After what seemed to be an eternity of an offseason for Dodgers fans – particularly after losing staff co-ace Zack Greinke to the Diamondbacks – the Dodgers have apparently added not one, but two quality arms to their rotation in the past three days.
First it was announced that the Dodgers had signed 31-year-old veteran LHP Scott Kazmir on a refreshingly reasonable three-year, $48MM contract. Of particular interest in this contract is an opt-out clause after the first year. On its face this would seem to benefit Kazmir the most as he gets the opportunity to cash in big in a pitching-thin 2016 offseason should it be warranted by his performance in the upcoming season. My guess is that the Dodgers front office found this quite favorable too, however, and right in line with their goals of remaining competitive while getting younger and preserving the farm, since highly-touted prospects Julio Urias and Jose DeLeon figure to be major contributors to the major league club in 2017. As the Dodgers try to balance a win-now with a build-for-the-future approach valuing youth and roster flexibility, having Kazmir on a one-year showcase fits nicely with both immediate and long-term goals.
Dodger fans met news of Kazmir’s signing with a bit of muted relief, as they had been somewhat exasperated by the brutal chain of news of one targeted free agent pitcher after another signing elsewhere and watching as nearly completed transactions (Iwakuma, Chapman) were seemingly doomed by odd circumstances. The feeling never was that Kazmir was not a valuable addition – his track record speaks for itself – it just didn’t have the panache of, say, a Greinke or Cueto. Inducing further head scratching, however, is the fact that Kazmir is left-handed, and would be joining a pitching squad that – with a healthy Hyun-Jin Ryu – would now feature an all-left-handed arsenal from top to bottom. Thankfully, the Dodgers front office apparently had an answer for this lop-sidedness in the form of Japanese RHP Kenta Maeda.
While Kenta Maeda cannot officially sign with a big league club until one week from today, credible news breakers throughout baseball are confirming that Los Angeles will in fact be his landing spot. While many major league scouts seem to be somewhat reserved in their estimation of Maeda’s serviceability in MLB, pegging him as a bottom-of-the-rotation guy, I have argued that his stats speak to him being a solid number three option, if not a two.
In keeping with the theme of creative contract structuring, Andrew Friedman and co. have come up with possibly the most incentive-laden and guarantee-thrifty contract in modern baseball history. While still unconfirmed, rumor has it that Kenta Maeda, whose mileage on his 27-year-old arm made some front offices balk, has made a huge bet on himself and accepted a contract for 8 years with only $24MM (or $25MM, depending on who you ask) guaranteed. That’s an AAV of only $3MM, which certainly is not anything for a free agent, high-profile or otherwise, to boast about given this offseason’s jaw-dropping opulence. The catch is that a reported $10MM – $15MM is available annually in the form of performance incentives, the details of which have yet to surface. One would be inclined to believe that much of this additional pay would have to be fairly easy to earn, for example with innings pitched or appearances, otherwise Maeda’s bet would certainly be ill-advised and his agent would have to go into hiding.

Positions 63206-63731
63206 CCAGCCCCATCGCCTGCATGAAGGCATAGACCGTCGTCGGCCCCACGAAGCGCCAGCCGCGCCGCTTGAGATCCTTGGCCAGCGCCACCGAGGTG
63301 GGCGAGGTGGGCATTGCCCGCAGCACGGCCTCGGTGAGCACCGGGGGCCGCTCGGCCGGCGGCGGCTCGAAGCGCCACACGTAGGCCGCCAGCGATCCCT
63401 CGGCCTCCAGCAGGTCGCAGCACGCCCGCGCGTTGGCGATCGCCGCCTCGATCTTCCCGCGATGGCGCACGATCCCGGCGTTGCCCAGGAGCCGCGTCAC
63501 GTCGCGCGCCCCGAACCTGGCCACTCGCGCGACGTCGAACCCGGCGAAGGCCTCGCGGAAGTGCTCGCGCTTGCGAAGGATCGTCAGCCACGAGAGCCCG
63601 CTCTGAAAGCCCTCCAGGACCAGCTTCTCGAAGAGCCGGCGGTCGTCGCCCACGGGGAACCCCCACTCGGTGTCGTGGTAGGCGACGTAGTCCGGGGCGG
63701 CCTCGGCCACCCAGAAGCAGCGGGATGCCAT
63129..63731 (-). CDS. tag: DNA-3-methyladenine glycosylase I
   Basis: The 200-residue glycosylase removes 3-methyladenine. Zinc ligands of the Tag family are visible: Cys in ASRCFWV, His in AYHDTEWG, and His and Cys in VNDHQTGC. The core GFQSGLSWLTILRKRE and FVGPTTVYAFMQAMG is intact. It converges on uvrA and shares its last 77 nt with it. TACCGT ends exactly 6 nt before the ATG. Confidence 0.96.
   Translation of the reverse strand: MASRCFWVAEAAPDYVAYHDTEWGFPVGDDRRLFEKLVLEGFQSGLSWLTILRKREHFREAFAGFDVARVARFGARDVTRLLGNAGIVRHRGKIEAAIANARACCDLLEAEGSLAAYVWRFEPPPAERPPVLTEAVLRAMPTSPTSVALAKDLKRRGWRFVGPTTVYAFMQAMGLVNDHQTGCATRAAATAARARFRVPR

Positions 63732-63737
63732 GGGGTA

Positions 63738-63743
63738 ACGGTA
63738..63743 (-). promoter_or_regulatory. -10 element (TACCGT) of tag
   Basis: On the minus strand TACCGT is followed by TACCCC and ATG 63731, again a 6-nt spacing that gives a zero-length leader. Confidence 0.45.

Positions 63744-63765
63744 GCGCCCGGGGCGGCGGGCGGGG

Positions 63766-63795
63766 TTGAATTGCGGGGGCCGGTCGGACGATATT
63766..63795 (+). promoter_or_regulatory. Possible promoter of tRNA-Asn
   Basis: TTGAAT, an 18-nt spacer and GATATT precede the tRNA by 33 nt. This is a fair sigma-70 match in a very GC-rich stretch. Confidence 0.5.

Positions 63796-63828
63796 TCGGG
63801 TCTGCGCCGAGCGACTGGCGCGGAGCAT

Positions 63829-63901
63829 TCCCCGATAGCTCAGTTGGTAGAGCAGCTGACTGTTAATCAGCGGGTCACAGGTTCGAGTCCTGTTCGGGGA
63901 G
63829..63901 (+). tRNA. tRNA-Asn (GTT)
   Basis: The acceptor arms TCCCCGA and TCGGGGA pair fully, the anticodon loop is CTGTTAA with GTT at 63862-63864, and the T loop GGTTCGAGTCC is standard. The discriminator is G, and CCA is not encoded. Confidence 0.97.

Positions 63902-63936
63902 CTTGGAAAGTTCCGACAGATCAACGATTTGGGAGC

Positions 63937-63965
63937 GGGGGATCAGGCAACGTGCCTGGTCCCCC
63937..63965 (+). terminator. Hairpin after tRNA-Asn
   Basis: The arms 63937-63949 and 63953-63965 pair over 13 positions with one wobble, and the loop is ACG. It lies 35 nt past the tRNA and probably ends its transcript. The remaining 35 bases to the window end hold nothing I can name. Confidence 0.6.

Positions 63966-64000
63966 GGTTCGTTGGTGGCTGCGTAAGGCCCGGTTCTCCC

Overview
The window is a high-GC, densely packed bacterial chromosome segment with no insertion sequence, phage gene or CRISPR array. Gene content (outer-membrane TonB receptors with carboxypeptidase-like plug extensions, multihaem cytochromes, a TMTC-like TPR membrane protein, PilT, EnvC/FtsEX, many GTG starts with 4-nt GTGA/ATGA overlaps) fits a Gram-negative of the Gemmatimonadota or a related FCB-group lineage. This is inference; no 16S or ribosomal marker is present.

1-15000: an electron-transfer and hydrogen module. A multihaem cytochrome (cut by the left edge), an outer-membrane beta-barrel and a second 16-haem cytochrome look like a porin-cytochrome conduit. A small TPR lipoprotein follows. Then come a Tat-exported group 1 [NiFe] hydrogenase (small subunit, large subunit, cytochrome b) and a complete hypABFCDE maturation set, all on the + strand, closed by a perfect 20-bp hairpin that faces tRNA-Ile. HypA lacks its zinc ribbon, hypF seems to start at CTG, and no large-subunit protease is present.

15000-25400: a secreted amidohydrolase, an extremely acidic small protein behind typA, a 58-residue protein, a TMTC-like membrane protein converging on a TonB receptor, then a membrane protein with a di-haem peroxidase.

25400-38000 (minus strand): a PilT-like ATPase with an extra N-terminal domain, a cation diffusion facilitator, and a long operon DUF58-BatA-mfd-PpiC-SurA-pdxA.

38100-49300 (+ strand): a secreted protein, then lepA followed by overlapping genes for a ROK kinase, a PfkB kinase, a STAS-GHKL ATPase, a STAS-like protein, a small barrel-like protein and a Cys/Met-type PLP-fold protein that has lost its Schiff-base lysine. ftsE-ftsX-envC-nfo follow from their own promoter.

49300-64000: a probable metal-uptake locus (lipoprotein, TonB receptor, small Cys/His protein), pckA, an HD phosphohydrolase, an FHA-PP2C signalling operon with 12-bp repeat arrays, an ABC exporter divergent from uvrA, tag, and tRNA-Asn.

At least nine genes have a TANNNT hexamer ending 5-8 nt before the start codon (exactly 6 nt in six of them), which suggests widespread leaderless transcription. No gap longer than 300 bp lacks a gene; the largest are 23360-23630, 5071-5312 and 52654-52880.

So, as of today, assuming the Maeda deal is in fact iron-clad and that Hyun-Jin Ryu’s recovery remains on track, the Dodgers opening day rotation might look something like this:
Clayton Kershaw (L)
Hyun-Jin Ryu (L)
Brett Anderson (L)
Scott Kazmir (L)
Kenta Maeda (R)
This is an extremely solid rotation on paper. Clayton Kershaw is the clear ace of the staff (as he would be anywhere), while 2-5 here really could be shuffled any which way and an argument could be made for each iteration. If Ryu needs a bit more time, Alex Wood figures to fill in.
Of course, Brandon McCarthy is also due back from Tommy John surgery sometime around the All-Star break. If by some stroke of luck all seven of the aforementioned pitchers are healthy at that time, the Dodgers may find they have a welcome surplus of starting pitching for the first time in recent memory, and may have an arm to deal for a more advantageous piece in the playoff push. With the prospect of Jose DeLeon and/or Julio Urias also potentially contributing down the stretch, the Dodgers may for the first time in 3+ years have an abundance of quality arms to lean on after Kershaw.
Just to add a bit more intrigue to recent developments, the Dodgers’ front office may have added more combined WAR to their rotation with the signings of Kazmir and Maeda than they would have with the return of Greinke, for about half the price. Perhaps even the most petulant Dodger fans will now have to concede there was a method to the madness all along. It seems good things do come to those who wait.
Gerry Schwartzmeyer is a beat writer for Around the Horn Talk, an official affiliate of MLB.com. Follow him on Twitter @pgeradactyl.